The Jumbo will release the rocket over the Atlantic OceanBy Jonathan Amos,
Published by BBC News, 6 December 2022
The first ever orbital space launch from the UK is expected to take place on the night of Wednesday 14 December.
Entrepreneur Sir Richard Branson’s Virgin Orbit company will run the mission out of Newquay, Cornwall.
It will see a repurposed 747 release a rocket over the Atlantic to take nine satellites high above the Earth.
The date is provisional. Virgin Orbit still needs a licence from the UK Civil Aviation Authority (CAA). Any launch must have the regulator’s approval.
The zone of operation will be just off the coast of Ireland. The rocket will head south, past Portugal, as it makes its ascent.
Official notifications have been posted to aircraft and mariners, warning them of the activity.
The mission is timed to occur within a two-hour window, starting at 22:16 GMT, with the scheduled moment of launch expected at 23:45 GMT.
If the launch day is delayed or the operation is scrubbed mid-air for some reason, there should be the opportunity to try again later in the week.
The mission will be a historic moment for the UK, as it seeks to turn itself into a hub for the launch of small-sized European satellites.
Virgin Orbit chief pilot Mathew “Stanny” Stannard, on secondment from the RAF, will be at the controls of the 747, nicknamed Cosmic Girl, on the night.
“There’s a huge amount of pride that I get to be involved in this,” he told BBC News.
“It’s a big deal for the UK. It’s a big deal for Cornwall. And the idea that I get to be the pilot on this mission is incredible.”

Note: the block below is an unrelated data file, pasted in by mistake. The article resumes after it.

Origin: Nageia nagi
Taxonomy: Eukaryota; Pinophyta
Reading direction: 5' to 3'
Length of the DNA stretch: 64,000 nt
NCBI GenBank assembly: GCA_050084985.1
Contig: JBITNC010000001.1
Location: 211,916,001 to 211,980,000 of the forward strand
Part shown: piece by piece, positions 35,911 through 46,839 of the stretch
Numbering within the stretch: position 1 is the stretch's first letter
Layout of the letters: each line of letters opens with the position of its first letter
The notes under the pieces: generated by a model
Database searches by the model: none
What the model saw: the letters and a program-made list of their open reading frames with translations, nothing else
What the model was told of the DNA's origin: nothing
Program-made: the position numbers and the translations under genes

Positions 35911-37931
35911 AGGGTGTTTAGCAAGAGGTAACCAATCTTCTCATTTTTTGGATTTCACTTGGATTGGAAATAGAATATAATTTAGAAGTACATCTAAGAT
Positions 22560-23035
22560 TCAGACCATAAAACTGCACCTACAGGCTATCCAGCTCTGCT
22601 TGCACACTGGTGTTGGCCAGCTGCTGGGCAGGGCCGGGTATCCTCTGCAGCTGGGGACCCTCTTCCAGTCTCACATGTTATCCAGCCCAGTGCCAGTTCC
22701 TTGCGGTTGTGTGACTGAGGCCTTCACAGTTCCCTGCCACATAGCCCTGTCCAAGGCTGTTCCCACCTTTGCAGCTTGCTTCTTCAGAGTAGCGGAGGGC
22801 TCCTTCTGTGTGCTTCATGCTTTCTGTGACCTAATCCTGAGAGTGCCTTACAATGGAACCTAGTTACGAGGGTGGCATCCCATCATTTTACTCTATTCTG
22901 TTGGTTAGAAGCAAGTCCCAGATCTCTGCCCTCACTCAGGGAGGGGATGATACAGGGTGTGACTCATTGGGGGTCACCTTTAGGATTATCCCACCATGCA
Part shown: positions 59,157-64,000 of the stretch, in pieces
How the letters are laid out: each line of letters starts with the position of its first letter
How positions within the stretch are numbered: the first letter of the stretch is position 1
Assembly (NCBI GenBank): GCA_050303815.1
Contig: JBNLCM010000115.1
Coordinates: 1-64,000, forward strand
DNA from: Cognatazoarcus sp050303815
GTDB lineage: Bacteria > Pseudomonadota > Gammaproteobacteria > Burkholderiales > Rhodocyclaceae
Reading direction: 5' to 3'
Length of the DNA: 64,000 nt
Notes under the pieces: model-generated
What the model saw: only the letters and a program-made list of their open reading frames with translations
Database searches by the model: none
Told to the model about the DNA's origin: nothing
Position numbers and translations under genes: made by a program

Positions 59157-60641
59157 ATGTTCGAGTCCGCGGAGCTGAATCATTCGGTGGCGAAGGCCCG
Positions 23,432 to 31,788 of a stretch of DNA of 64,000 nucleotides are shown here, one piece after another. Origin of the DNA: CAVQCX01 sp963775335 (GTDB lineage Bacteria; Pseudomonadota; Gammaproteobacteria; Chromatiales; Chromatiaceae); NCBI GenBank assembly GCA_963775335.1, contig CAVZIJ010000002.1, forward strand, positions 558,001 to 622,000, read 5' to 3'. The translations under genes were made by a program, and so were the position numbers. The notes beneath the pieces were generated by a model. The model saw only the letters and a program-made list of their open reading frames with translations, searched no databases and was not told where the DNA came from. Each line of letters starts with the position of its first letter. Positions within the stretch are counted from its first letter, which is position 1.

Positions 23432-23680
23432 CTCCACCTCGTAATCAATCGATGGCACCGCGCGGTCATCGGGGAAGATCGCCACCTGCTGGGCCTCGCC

Cornwall Airport Newquay, home of Spaceport Cornwall, received its operational licence from the Civil Aviation Authority last month.
As soon as Virgin Orbit gets the regulator’s approval, the mission is “Go!”.
One of the final acts of preparation is for Virgin Orbit to conduct a fuelling rehearsal for the rocket, called LauncherOne. This is likely to take place in the next few days.
Cornwall is just one of several locations around the UK setting up launch facilities.
Plans are also well advanced in Scotland for rocket launches in the county of Sutherland and from Shetland.
Their first flights should occur next year.
Internationally renowned for making satellites of all sizes, the UK’s space industry has always had to send its products to foreign spaceports to get them into orbit.
Adding a launch capability means the sector will in future be able to do everything from first design through to mission operations.
The first Virgin Orbit mission to fly out of Newquay will support a range of applications, both civil and defence.
Quite a number of those nine satellites are doing research and development (R&D), proving technologies for use on later operational spacecraft.
This is the case for Prometheus-2 – two satellites jointly funded by the UK defence research agency, DSTL, and aerospace manufacturer Airbus.
Their cereal box-sized spacecraft will test new equipment to image the Earth, and new types of radio that can, among other functions, monitor the transmission environment – the sort of thing that could be used to detect the communications of smugglers or illegal fishers at sea.
Rick Greenwood is chief technology officer for military space at Airbus UK.
“The buzzword is responsive space. That’s what a UK launch capability is all about,” he said.
“Having something on our doorstep that’s regularly available is going to be an advantage, in terms of the time saved but also in lowering our costs. We don’t really want to be shipping expensive spacecraft around the world to get them launched, if we can possibly help it,” he told BBC News.
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